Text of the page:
What might be the key to chatbots or voice-enabled assistants that respond in more natural, humanlike ways? Researchers at Rasa, a Berlin-based startup developing a standard infrastructure layer for conversational AI, believe selective attention might play an outsized role. In a preprint paper published this week on Arxiv.org, they detail a system that can selectively ignore or attend to dialogue history, enabling it to skip over responses in turns of dialogue that don’t directly address the previous utterance.
“Conversational AI assistants promise to help users achieve a task through natural language. Interpreting simple instructions like please turn on the lights is relatively straightforward, but to handle more complex tasks these systems must be able to engage in multi-turn conversations,” wrote the coauthors. “Each utterance in a conversation does not necessarily have to be a response to the most recent utterance by the other party.”
The team proposes what they call the Transformer Embedding Dialogue (TED) policy, which chooses which diaogue turns to skip with the help of transformers. For the uninitiated, Transformers are a novel type of neural architecture introduced in a 2017paper coauthored by scientists at Google Brain, Google’s AI research division. As do all deep neural networks, they contain neurons (mathematical functions) arranged in interconnected layers that transmit signals from input data and slowly adjust the synaptic strength (weights) of each connection. That’s how all AI models extract features and learn to make predictions, but Transformers uniquely have attention such that every output element is connected to every input element. The weightings between them are calculated dynamically, effectively.
Importantly, the researchers say that the TED policy — which can be used in either a modular or end-to-end fashion — doesn’t assume any given whole dialogue sequence is relevant for choosing an answer to an utterance. Instead, it selects on the fly which historical turns are relevant, which helps it to better recover from non-sequiturs and other unexpected inputs.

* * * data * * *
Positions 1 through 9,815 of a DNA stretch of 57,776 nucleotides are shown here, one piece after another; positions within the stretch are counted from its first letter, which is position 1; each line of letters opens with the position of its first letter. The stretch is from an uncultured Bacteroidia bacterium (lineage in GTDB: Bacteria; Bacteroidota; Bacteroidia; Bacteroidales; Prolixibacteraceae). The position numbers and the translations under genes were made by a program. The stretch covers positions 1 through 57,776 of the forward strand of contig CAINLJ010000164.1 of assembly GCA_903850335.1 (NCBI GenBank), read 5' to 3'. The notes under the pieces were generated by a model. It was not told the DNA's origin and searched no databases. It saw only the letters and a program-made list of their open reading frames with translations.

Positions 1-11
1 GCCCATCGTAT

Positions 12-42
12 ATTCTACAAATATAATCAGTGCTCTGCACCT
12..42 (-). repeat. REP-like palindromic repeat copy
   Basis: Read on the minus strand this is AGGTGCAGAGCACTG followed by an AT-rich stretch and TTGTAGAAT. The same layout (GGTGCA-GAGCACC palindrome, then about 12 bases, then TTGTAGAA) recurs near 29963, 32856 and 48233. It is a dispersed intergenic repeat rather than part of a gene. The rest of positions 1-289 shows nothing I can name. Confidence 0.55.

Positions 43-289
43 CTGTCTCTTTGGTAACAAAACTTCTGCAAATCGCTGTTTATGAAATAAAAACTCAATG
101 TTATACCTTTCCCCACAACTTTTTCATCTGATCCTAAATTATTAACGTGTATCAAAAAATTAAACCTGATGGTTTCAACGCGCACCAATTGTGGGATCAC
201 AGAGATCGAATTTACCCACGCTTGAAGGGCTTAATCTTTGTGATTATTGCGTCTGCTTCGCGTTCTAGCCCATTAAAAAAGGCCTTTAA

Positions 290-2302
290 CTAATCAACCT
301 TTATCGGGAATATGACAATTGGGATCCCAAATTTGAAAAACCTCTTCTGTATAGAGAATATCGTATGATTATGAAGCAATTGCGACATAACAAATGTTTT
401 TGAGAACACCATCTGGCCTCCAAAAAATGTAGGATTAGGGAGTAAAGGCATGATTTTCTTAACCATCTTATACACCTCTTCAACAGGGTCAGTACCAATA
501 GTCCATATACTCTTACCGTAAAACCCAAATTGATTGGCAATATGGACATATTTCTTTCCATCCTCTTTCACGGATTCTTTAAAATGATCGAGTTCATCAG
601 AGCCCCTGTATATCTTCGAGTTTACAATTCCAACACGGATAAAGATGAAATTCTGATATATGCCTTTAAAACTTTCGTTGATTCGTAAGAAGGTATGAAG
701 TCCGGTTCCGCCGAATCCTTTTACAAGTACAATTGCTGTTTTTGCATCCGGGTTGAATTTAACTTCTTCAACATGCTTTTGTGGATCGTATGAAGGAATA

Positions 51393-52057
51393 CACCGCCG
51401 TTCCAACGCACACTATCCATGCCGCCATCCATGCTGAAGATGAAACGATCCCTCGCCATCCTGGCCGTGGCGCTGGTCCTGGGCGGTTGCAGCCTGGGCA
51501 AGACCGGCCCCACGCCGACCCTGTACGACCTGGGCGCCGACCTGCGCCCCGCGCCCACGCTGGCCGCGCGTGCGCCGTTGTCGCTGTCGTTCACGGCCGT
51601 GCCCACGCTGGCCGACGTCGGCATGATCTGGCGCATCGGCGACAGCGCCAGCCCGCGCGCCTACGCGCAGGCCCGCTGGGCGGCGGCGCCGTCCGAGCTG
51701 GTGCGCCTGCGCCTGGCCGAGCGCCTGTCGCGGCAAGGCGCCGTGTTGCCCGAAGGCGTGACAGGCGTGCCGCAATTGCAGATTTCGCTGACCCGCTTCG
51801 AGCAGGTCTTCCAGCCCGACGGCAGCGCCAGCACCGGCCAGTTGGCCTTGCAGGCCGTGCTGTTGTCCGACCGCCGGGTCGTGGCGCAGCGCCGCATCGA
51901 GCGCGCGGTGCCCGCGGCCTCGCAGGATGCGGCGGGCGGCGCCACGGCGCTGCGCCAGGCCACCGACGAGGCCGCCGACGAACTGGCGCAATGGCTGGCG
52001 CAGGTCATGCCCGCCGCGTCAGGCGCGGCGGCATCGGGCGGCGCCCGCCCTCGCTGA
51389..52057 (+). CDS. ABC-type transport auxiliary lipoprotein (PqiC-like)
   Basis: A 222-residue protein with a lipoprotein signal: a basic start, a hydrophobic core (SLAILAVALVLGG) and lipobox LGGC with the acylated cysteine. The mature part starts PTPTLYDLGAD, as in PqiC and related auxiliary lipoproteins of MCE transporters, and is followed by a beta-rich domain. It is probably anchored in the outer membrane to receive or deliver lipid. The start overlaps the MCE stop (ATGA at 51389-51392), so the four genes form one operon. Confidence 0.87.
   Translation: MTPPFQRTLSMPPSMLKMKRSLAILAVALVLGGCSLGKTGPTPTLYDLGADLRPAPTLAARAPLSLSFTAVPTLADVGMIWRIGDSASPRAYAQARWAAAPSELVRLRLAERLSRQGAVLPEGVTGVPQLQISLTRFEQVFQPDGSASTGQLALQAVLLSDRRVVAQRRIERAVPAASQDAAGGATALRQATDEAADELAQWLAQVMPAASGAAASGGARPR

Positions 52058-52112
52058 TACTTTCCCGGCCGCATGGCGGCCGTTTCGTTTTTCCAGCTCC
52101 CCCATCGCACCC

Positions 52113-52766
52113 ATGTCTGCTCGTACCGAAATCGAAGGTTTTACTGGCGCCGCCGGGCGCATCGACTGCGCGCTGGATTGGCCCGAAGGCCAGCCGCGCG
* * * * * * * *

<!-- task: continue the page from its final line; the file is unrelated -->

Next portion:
In a series of experiments, the team sourced a freely available data set (MultiWOZ) containing 10,438 human-human dialogues for tasks in seven different domains: hotel, restaurant, train, taxi, attraction, hospital, and police. After training the model on 740 dialogues and compiling a corpus of 185 for testing, they conducted a detailed analysis. Although the data set wasn’t ideal for supervised learning of dialogue policies, due in part to its lack of historical dependence, the researchers report that the model successfully recovered from “non-cooperative” user behavior and outperformed baseline approaches at every dialogue turn (excepting a few mistakes).
Rasa hasn’t yet incorporated the model into production systems, but it could bolster its suite of conversational AI tools — Rasa Stack — targeting verticals like sales and marketing and advanced customer service in health care, insurance, telecom, banking, and other enterprise verticals. Adobe recently used Rasa’s tools to build an AI assistant that enables users to search through Adobe Stock using natural language commands. And Rasa says that “thousands” of developers have downloaded Rasa Stack over half a million times.